87. At the beginning of the 2017/2018 academic year, 53.2 per cent of students in higher educational institutions were women. As in the past, a high proportion of those who enrolled in the following areas were women: 86.6 per cent in teacher training, 79.8 per cent in journalism and information, 76.8 per cent in the humanities, 75.1 per cent in physical sciences, 67.7 per cent in life sciences, 66.6 per cent in services, 59.9 per cent in social and behavioural sciences, 55.6 per cent in mathematics and statistics, 54.9 per cent in business and management and 50.1 per cent in health care.

Table 13

Distribution of students at training institutions for higher professional training by specialization (as of the beginning of the 2017–2018 school year)

As a percentage of the whole

Proportional representation










By specialization:






Teacher training















Social and behavioural sciences





Journalism and communications technology





Business and management










Life sciences










Mathematics and statistics





Computer science










Production and reprocessing





Architecture and construction





Veterinary science





Health care















Environmental protection





Security services





88.The same analysis can be applied to students working towards postgraduate degrees:

Table 14

Number of students working towards postgraduate degrees

(as a percentage of the whole)






Doctoral degree ( aspirant )













Post-doctoral degree ( doktorant )













Article 11

89.The programme to promote employment and regulate internal and external labour migration until 2020 was approved by Government Decision No. 485 of 6 September 2013. The main objective of the programme is to create conditions for productive employment and reduce unemployment and the imbalance between supply and demand in the labour market by intensifying measures to promote employment, taking into account the fuller and more rational use of labour resources and the protection of the rights of Kyrgyz nationals working abroad.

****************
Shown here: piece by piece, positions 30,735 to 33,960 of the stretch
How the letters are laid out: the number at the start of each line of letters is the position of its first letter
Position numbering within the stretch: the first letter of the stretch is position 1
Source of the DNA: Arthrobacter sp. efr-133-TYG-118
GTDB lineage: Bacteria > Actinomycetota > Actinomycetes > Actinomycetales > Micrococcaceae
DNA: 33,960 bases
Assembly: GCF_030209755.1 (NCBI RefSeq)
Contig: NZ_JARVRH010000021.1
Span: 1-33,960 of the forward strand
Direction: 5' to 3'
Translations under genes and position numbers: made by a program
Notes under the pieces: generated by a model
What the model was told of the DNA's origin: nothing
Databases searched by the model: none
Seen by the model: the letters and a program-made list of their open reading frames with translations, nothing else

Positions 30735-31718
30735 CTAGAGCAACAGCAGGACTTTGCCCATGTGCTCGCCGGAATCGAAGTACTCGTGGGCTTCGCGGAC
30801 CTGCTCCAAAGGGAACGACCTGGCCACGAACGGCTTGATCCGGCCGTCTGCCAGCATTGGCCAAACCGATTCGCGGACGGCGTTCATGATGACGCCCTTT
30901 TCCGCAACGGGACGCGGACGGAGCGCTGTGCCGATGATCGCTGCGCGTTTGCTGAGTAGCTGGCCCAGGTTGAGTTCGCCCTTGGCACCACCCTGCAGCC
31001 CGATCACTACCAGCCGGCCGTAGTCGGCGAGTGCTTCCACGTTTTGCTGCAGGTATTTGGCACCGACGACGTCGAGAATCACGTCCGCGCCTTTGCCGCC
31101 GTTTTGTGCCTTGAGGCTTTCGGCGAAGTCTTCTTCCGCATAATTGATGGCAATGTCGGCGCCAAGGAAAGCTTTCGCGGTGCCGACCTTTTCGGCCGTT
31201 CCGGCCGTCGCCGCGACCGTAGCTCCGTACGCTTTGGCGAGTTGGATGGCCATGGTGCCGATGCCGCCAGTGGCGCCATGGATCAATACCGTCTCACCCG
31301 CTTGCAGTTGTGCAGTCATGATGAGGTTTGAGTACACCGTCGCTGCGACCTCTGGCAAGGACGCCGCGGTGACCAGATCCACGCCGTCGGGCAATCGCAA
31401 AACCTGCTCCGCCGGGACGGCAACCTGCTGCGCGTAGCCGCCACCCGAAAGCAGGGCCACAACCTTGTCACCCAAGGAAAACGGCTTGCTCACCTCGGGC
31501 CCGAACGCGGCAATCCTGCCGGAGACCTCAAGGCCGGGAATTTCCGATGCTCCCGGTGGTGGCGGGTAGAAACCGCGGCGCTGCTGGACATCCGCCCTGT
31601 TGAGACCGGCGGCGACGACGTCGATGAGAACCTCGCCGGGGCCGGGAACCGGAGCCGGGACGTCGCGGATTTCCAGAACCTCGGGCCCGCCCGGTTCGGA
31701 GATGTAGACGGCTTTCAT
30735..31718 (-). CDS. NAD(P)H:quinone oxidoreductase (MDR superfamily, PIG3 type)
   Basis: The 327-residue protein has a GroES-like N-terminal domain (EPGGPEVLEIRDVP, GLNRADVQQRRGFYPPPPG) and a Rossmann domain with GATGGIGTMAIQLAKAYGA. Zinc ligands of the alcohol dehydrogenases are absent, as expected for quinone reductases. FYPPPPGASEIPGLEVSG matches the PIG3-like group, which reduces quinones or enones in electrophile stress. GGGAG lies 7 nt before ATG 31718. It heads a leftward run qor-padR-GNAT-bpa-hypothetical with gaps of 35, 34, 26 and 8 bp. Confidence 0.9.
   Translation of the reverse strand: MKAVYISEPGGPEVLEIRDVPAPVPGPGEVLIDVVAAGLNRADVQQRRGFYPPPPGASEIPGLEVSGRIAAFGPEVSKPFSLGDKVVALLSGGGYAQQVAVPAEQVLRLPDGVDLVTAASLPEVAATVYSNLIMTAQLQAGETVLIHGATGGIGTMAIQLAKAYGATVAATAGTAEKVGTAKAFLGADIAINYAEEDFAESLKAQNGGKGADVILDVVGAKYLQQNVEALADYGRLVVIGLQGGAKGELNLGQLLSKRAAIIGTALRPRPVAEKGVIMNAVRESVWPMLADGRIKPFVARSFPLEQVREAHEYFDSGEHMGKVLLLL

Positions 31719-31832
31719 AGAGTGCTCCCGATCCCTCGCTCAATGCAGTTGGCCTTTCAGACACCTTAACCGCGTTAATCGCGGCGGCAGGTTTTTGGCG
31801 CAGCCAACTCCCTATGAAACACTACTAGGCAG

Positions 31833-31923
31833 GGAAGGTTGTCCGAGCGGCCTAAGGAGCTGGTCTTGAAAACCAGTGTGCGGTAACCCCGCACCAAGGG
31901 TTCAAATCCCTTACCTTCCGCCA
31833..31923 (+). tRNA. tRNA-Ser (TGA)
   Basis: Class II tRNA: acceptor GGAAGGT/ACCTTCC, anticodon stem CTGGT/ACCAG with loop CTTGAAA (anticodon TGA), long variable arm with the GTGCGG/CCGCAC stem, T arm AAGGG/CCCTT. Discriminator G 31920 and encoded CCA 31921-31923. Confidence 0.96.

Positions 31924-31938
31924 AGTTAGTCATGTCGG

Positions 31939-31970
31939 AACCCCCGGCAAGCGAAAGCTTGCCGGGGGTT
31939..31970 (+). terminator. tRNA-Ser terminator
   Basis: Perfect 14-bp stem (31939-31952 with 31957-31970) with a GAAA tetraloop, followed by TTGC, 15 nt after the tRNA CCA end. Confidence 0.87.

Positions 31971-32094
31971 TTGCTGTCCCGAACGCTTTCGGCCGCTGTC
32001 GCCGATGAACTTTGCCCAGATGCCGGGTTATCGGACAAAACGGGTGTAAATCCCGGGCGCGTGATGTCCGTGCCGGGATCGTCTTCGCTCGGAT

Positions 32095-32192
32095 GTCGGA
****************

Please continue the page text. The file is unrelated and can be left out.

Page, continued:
Table 15

Number of unemployed actively seeking employment



Active in the labour market

Community paid employment

Occupational training





19 861

6 514

4 479


7 089

3 726

1 778




21 078

7 335

2 019


7 586

4 223





24 861

8 114

1 294


8 894

4 665





25 235

8 547

1 055


8 829

4 920





21 076

7 587



7 994

4 257





19 704

7 206



6 801

4 449


90.According to the above data, more than a half of those taking active measures in the labour market are women. They are mainly involved in landscaping and other lighter forms of work and account for about 35 per cent of the total number of persons involved in this type of work.

91.The employment rate for 2013–2017 ranged from 35 to 37 per cent.

92.The distribution of female and male employment differs significantly by type of economic activity. The proportion of women among the employed population is highest in the service sector, in particular: health care and social services – 83.6 per cent, education – 80.6 per cent, hotels and restaurants – 58.4 per cent, as well as manufacturing – 47.0 per cent.